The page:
Shared Computing with Virtual Graphics Slices the Cost for Workgroups
Shared computing lowers costs by allowing multiple users to work off a single PC. Each user has a workstation that is no more than a monitor, keyboard / mouse, and a zero (or thin) client device that connects to the server PC with USB or Ethernet cable. Each zero client device can deliver high-resolution graphics using a DisplayLink virtual graphics chip.
The computing for the entire workgroup takes place in the server PC. Video processing happens at each client device, called a thin or zero client. The terms are almost synonymous, but zero clients usually cost less, have no internal memory, and need virtually zero maintenance. Zero client computing is a champ at providing low-cost, easy-to-oversee computing in classrooms, smaller businesses, libraries, and other group settings.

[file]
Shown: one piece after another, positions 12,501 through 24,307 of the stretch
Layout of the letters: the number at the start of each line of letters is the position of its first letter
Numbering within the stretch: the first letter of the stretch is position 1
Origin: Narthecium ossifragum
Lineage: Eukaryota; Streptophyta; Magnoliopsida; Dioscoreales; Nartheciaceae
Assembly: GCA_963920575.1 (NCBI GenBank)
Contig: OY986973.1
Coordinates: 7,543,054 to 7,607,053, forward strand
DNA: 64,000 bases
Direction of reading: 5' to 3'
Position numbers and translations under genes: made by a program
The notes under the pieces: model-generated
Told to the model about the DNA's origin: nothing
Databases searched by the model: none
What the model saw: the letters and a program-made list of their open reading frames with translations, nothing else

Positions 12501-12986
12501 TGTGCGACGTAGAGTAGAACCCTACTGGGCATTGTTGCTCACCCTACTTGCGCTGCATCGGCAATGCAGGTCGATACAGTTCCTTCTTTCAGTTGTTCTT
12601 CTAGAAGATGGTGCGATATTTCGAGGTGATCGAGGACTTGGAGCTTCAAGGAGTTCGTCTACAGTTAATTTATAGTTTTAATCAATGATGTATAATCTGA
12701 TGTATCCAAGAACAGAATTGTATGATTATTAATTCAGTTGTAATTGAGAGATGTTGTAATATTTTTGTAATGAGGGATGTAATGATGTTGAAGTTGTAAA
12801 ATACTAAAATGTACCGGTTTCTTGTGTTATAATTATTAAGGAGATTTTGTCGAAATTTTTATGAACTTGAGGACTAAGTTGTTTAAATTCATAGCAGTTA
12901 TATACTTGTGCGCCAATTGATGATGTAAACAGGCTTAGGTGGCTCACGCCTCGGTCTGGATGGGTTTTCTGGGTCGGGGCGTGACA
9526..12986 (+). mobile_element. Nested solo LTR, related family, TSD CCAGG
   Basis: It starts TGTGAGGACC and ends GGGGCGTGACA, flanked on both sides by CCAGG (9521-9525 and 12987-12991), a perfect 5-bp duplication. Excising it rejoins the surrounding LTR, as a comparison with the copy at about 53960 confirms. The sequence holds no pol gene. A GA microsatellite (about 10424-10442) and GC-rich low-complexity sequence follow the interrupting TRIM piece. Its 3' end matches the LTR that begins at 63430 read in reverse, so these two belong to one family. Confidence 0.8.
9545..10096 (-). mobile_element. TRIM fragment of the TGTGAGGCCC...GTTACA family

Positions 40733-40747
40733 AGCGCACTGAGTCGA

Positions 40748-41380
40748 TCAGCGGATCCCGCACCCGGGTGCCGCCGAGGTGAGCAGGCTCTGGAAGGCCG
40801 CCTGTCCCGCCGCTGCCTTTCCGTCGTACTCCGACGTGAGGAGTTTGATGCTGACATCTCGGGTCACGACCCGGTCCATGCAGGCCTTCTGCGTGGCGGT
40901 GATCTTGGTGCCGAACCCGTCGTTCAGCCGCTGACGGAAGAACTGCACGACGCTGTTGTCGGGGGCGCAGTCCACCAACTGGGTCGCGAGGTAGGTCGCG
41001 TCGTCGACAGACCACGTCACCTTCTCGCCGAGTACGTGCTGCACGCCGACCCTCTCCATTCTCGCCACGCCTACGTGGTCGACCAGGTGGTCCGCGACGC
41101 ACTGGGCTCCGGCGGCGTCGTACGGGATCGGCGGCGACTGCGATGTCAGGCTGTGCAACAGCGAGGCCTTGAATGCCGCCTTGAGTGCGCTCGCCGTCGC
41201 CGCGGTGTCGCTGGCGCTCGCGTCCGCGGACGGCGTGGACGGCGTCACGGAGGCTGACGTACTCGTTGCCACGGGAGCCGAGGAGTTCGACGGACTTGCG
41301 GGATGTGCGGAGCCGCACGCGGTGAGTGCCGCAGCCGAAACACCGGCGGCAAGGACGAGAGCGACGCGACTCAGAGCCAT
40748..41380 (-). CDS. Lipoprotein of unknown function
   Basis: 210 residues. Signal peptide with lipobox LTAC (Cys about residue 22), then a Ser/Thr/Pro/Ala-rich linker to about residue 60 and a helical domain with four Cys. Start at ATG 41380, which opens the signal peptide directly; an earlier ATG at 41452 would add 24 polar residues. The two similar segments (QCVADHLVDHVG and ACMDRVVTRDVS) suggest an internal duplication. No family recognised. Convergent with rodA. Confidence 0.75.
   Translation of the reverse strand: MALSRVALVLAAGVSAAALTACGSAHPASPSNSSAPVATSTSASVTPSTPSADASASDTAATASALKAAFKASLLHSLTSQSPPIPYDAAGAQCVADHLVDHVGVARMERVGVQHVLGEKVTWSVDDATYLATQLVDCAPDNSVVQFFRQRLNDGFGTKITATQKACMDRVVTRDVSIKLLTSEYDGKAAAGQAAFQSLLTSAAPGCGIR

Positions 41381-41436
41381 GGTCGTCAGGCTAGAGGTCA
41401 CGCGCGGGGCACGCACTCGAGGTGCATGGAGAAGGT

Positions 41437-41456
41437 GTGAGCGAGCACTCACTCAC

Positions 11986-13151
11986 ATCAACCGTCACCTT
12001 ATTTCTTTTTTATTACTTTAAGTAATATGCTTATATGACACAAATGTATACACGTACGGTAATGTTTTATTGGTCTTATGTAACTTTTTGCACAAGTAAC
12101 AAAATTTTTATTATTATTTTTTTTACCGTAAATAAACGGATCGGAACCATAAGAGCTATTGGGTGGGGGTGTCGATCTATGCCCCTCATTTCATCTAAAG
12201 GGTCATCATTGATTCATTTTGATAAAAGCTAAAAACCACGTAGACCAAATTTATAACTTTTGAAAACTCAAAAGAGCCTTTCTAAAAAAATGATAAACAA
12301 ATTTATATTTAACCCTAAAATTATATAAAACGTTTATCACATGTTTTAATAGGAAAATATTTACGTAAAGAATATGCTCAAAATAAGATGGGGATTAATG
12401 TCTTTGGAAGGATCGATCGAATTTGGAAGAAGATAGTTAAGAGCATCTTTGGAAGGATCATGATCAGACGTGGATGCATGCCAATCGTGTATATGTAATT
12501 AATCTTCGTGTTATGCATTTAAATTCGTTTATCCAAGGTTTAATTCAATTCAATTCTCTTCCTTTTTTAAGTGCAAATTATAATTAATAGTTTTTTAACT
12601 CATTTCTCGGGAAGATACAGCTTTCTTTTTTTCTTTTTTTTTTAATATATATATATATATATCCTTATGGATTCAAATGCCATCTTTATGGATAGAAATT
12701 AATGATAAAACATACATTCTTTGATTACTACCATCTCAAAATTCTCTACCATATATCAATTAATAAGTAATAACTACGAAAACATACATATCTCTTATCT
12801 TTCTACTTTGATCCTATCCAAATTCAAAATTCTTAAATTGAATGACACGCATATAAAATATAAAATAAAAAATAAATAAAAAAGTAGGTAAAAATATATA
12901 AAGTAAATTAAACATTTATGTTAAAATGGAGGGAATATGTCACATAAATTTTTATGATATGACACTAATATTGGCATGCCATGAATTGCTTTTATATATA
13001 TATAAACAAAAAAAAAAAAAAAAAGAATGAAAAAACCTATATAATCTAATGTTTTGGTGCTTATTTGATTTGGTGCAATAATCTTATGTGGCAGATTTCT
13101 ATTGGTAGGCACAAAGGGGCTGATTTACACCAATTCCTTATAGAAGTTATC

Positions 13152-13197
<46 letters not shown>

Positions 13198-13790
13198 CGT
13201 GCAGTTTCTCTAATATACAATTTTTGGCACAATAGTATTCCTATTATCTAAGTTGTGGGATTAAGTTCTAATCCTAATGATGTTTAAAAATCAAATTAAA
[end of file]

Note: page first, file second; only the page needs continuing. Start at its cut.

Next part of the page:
- Multiple users can work from their own keyboard and screen
- About 50% lower hardware cost than providing a PC to each user
- One central server (a standard PC) runs all software used by all the users
- Windows Multipoint Server is the operating system, installed on the central server
- Simple networking! with very easy network setup, administration and maintenance
- A full Windows experience for each user
Zero client devices with DisplayLink embedded give the benefits of shared computing with superior video output for each user. You simply run a USB cable from the server to each client box.
Take a look at the short video which explains how it works. Each station consists of an inexpensive display, keyboard, and mouse that plug into the client device (under $80) that doesn't even need a power cord. The power comes through the USB cable, and every monitor is driven by a virtual graphics card in the zero client device.
Zero client computing is ideal for labs, classrooms or any group environments where:
- economy matters,
- you want to reduce power consumption,
you do not want the workstations to be mobile, and
- security could be a problem